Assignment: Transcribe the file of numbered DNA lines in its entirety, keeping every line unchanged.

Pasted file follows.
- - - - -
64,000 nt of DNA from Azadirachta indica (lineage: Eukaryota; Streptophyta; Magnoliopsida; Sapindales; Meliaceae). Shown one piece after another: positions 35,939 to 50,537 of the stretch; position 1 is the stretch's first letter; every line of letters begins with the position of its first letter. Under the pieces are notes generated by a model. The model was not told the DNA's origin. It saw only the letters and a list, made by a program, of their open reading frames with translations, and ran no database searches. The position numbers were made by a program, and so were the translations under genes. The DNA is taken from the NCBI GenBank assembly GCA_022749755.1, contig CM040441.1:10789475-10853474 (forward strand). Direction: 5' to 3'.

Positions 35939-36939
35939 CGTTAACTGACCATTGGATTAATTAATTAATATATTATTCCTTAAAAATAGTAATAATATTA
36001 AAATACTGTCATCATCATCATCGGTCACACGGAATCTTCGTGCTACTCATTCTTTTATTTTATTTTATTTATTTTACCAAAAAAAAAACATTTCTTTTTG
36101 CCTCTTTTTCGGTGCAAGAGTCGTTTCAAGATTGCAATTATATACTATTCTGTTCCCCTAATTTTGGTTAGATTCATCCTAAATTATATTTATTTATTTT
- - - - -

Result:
64,000 nt of DNA from Azadirachta indica (lineage: Eukaryota; Streptophyta; Magnoliopsida; Sapindales; Meliaceae). Shown one piece after another: positions 35,939 to 50,537 of the stretch; position 1 is the stretch's first letter; every line of letters begins with the position of its first letter. Under the pieces are notes generated by a model. The model was not told the DNA's origin. It saw only the letters and a list, made by a program, of their open reading frames with translations, and ran no database searches. The position numbers were made by a program, and so were the translations under genes. The DNA is taken from the NCBI GenBank assembly GCA_022749755.1, contig CM040441.1:10789475-10853474 (forward strand). Direction: 5' to 3'.

Positions 35939-36939
35939 CGTTAACTGACCATTGGATTAATTAATTAATATATTATTCCTTAAAAATAGTAATAATATTA
36001 AAATACTGTCATCATCATCATCGGTCACACGGAATCTTCGTGCTACTCATTCTTTTATTTTATTTTATTTATTTTACCAAAAAAAAAACATTTCTTTTTG
36101 CCTCTTTTTCGGTGCAAGAGTCGTTTCAAGATTGCAATTATATACTATTCTGTTCCCCTAATTTTGGTTAGATTCATCCTAAATTATATTTATTTATTTT